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BWW Review: WHITE PRIVILEGE at Chain Reaction Theatre Project


Runs from October 22 through November 7

BWW Review: WHITE PRIVILEGE at Chain Reaction Theatre Project

If the past few years have shown us anything, it is that race relations are beyond strained in our country. Our communities are sharply divided, and it can feel like things will never get better. Education is key to opening hearts and minds to the struggles of the BIPOC community, and the play White Privilege (a production from Chain Reaction Theatre Project, running through November 7th across the Metro area) is a valiant attempt to reach out to people who don't (or won't) understand and try to open their eyes to what is right in front of them.

Playwright Malaina Moore wrote White Privilege while attending Marquette University. After seeing a Facebook post that sparked a discussion on what the term "white privilege" means, Moore felt compelled to create a piece that very clearly and bluntly describes what white privilege is, and how so many white people do not realize they have it. Through a series of vignettes, nine actors (four black and five white) act out real-life scenarios of Moore's personal experiences. The play discusses gentrification, cultural appropriation, micro aggressions from "allies" such as teachers or therapists, and how social media has become a battleground.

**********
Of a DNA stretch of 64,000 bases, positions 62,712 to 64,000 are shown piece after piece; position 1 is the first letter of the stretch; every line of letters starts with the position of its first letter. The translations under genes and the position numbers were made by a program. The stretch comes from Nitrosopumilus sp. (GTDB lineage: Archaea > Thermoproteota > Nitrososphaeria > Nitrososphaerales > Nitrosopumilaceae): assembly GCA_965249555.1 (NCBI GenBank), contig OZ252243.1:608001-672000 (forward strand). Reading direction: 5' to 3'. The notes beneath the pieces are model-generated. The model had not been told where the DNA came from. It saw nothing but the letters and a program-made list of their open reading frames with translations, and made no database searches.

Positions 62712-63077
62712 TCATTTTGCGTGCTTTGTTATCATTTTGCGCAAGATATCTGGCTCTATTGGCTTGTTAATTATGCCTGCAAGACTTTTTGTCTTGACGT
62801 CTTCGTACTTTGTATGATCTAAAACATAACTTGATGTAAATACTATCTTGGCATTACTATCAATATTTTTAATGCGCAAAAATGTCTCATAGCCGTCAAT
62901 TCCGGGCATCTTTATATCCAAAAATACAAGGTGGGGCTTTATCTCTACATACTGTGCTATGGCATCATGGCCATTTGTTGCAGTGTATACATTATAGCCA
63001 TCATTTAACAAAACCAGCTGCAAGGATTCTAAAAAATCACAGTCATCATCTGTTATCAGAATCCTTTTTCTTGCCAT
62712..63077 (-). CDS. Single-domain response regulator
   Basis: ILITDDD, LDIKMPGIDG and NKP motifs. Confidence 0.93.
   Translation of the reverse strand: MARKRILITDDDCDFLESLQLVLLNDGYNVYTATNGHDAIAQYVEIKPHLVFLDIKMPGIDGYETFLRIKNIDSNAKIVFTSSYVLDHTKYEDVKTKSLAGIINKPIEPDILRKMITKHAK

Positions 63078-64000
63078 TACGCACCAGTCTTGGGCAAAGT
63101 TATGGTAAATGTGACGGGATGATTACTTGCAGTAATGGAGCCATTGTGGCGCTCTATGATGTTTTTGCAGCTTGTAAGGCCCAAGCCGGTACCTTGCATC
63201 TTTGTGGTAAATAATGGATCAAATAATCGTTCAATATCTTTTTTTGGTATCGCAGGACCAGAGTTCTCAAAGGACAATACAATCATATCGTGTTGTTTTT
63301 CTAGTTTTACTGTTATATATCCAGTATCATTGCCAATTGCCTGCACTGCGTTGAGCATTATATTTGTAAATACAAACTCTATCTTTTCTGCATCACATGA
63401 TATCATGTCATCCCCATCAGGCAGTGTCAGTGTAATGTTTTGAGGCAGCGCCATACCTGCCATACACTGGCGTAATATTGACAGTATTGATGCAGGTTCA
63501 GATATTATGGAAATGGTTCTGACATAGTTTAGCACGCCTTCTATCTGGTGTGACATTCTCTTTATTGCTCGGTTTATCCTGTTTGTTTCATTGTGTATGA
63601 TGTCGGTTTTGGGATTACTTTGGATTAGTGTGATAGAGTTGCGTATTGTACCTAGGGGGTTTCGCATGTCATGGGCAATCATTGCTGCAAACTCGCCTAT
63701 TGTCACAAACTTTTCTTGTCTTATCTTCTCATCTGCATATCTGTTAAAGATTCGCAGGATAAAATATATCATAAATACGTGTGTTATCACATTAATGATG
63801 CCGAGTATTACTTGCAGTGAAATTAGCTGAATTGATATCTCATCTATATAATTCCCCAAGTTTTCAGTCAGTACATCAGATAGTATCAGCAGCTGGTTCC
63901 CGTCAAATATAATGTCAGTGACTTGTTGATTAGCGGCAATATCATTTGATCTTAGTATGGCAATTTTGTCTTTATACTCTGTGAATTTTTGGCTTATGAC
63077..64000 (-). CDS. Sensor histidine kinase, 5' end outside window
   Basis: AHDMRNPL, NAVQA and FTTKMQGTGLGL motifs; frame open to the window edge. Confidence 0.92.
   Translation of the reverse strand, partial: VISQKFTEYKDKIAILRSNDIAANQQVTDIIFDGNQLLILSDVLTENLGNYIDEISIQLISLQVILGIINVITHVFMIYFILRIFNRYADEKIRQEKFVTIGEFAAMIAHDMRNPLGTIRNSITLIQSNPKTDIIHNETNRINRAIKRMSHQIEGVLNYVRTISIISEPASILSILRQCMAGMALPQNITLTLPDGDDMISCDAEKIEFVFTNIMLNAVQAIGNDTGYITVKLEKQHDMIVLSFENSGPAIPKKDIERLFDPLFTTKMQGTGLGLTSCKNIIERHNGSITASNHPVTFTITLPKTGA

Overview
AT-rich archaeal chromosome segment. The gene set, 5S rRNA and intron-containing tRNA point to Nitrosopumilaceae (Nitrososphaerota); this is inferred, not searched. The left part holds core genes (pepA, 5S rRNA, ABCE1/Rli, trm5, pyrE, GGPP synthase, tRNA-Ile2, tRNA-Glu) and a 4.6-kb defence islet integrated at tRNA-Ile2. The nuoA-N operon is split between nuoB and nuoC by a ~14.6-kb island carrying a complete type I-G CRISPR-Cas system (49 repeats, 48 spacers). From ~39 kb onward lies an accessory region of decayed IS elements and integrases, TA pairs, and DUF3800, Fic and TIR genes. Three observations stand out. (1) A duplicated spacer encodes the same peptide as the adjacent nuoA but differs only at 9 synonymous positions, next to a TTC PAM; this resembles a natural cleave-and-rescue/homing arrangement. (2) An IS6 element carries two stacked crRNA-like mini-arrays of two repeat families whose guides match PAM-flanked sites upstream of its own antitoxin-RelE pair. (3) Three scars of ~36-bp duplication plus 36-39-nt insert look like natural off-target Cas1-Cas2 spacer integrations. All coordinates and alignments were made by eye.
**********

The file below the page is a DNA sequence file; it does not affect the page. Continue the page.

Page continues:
The play should feel familiar to black and brown audience members - it reflects their day-to-day struggles living in a world that favors white people over all others. For the white audience, it may feel shocking and confusing to see these experiences played out in front of them. But the play is built to make white people uncomfortable, and rightly so. In order to truly understand the differences between the black and white experience, white people need to see it firsthand for themselves. This play is meant to boldly confront those experiences and bring awareness to the audience that will hopefully spark conversation, and more importantly, change.

As a white audience member who considers themselves to be an ally, even I felt jolted by the rawness of the material. The play was staged in the round, so the cast was able to be up close and personal with the audience, often speaking their lines directly to audience members. The cast passionately threw themselves into each scenario, and witnessing white people say racist things right in front of me was upsetting - even though I knew they were acting, it felt real (because it was) and I wanted to turn away. The subtle racism of the white characters who thought of themselves as "good people" was especially cringey, because we all know people who behave that way in real life. Watching a therapist tell a black man to wear a cardigan vest to avoid getting shot was both astonishing and enraging. But to have those types of micro aggressions reflected back to us through a BIPOC lens is important if we want to affect real change. Coupled with talkback sessions that allow the audience to interact with the cast and discuss how the play made them feel or think differently, White Privilege is a wonderful tool to open up channels of communication.

White Privilege is real, and a play like White Privilege is a necessary and welcome addition to the theatre community.

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